Luke 18 vv 1-8
Judge John wakes on the sofa again. For too many nights this week he’s slept on the couch. Somehow he never quite makes it to bed these days, the alcohol puts him to sleep before he’s ready to hit the sack. Mostly he drinks alone, his friends still call themselves friends but they took him off their Christmas list years ago. He doesn’t care, let them all hang. He’ll gladly pass sentence on them. He stumbles to the fridge, puts his foot in a pile of rotting haddock, another meal he started and never finished. Rose, the housekeeper, had started to clean up his chambers but she left when he started cussing and throwing piles of soiled underwear at her. Ironically he’s still good at his job, better than ever. He’s never more alive and alert than in a wig and a gown dishing out the dirt. The phone rings, it’s Rose, can she come to clean up while he’s in court, otherwise she won’t be coming at all. Judge John wipes the edge of his hand across his feet, smearing cooked haddock across his sole and between his toes. He’ll be stinking of fish all day now. He’s woken late and can’t shower now. His first case is in ten minutes. Strong black coffee and two chocolate doughnuts see him ready for the fight. Three injections of high octane caffeine and a mountain of industrial strength sugar set him up perfectly for the day.
The old woman perches in the dock, her bones old and frail, her face wizened and weathered, she looks for all the world like a dying sparrow, one puff of his caffeine breath and she’ll fall over. He sighs, the sound is deliberately loud, this is the twenty-third time he’s met this woman this month and she’s heard his verdict twenty-two times already. What more does she want? She chirps on about justice but everyone knows – the law courts and justice are estranged partners. The marriage was annulled long ago.
Her land may have been stolen by her pimp nephew and her house vandalised frequently by her drug-dealing neighbours – but that’s life. The question of innocence and guilt does not enter into it. The law is an ass and you have to ride it hard.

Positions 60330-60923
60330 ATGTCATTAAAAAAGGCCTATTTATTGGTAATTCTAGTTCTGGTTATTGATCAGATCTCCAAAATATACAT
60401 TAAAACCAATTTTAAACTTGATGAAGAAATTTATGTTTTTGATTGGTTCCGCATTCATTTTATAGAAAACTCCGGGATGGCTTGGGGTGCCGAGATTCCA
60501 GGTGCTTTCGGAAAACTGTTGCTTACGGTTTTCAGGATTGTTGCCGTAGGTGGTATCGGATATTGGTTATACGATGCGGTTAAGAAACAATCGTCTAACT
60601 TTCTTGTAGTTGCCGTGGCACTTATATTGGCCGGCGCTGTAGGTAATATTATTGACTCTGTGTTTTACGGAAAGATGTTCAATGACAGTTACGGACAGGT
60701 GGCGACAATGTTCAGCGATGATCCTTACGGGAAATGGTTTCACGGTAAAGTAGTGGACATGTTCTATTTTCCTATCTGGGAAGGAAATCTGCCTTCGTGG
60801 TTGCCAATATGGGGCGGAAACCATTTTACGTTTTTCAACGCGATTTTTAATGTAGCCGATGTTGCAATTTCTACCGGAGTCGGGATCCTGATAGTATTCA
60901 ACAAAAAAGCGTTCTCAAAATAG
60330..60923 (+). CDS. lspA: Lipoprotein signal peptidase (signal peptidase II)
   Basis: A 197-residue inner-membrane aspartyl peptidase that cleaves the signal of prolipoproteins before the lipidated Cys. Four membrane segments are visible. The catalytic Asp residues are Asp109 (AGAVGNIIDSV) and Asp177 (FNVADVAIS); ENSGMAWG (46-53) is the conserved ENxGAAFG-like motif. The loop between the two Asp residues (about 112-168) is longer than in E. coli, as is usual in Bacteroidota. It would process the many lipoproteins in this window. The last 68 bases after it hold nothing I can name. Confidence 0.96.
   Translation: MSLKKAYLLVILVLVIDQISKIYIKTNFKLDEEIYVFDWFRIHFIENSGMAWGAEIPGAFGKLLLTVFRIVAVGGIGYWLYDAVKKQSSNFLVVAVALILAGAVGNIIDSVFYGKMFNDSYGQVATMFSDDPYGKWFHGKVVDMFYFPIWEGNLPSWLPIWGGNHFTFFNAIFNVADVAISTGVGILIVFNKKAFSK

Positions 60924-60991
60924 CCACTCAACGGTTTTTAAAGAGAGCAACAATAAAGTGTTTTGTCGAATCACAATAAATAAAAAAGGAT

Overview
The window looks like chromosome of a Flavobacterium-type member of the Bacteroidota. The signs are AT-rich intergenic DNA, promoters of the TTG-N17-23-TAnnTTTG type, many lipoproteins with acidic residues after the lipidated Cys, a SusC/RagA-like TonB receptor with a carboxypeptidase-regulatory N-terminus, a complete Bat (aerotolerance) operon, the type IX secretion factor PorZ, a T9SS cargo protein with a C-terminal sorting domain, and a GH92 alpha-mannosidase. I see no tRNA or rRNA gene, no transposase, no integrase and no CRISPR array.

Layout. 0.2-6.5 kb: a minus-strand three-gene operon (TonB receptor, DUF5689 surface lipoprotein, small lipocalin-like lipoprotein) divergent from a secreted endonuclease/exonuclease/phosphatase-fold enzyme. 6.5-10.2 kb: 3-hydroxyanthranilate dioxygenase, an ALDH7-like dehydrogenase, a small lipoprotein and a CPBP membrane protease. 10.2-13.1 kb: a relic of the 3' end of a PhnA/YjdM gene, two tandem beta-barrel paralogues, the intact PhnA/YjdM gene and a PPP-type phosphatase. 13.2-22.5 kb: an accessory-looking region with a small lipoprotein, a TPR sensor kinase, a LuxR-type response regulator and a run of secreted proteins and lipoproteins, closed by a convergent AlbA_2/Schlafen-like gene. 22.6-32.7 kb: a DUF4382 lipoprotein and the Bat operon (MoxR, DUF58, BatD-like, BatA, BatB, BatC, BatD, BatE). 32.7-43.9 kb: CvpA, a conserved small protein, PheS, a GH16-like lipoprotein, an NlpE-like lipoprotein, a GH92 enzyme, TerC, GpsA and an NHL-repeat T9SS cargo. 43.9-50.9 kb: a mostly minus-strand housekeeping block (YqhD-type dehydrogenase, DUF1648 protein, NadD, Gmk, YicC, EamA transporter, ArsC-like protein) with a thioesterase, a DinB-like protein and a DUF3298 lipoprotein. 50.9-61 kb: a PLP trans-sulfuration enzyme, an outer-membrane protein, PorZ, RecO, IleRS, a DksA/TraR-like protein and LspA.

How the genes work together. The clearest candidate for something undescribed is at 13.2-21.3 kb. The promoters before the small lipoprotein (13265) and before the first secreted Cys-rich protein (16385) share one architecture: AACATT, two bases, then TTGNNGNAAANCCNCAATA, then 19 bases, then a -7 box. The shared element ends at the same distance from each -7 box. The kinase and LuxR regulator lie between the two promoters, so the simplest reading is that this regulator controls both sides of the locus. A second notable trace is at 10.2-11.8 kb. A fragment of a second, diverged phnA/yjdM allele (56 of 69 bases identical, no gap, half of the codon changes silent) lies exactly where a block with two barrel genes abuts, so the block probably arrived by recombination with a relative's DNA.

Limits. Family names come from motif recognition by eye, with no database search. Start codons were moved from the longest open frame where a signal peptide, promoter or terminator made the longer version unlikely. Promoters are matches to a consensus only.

She chirrups on, he’s heard it all before, her voice resembles the sound of fingernails on a blackboard, he grinds his teeth and digs his nails into his palms. He tries to shut her up but the sparrow sings on. Reason after reason, request on request. He’s going cross-eyed from the pain of the barrage, he could do with another coffee and two more doughnuts.
‘Woman!’ he yells and he snags his robe on his throne as he stands. ‘Woman! How dare you come here with your whining and nagging and your sob stories. The law is not on your side. Go home, curl up and die. I’ll conduct your funeral if you like. I’ll even fund it.’
He may as well not bothered. Before his outburst is finished she’s off again, like a ticking clock, a dripping tap, a buzzing wasp. Tick tick, drip drip, buzz buzz. He may kill her before she’s even out of the dock. For a moment he pacifies himself with imaginings of the different ways he might bump her off. Slowly would be good, but then she might still be chirping as she wastes away. Quick would be better. Off a bridge or under a train. Or even better a bullet from one of the many assassins he’s acquitted recently. Tick, tick, tick, drip, drip, drip, buzz, buzz, buzzzzzzzzzzz…
‘Shut up! Shut up! SHUT UP!’
This last outburst is so loud she stares at him wide-eyed, as if he’s a diesel truck about to squish the guts right out of her.
‘All right! All right!’
‘All right?’ she whispers, her words no more than a breath now.
‘All right! Enough! Have what you want, bang up the bad guys, have a new house, have my house, I never use it. Have a skipload of compensation money! Just stop delivering that soul-destroying noise into my head. If you come back again I swear I’ll lose the will to live.’
‘Thank you, sir.’
‘Don’t thank me – in fact don’t say another word, ever! Just go and play on runway one at Gatwick airport.’
She leaves smiling, he collapses into his seat and claws at his eyes with his hands. He pauses, straightens and pushes his face back into shape as he stares into the middle distance. He can still feel the haddock between his toes and every so often a whiff of fish saunters up at him from under the desk. Surely justice should feel better than this.
(from Pulp Gospel by D Hopwood)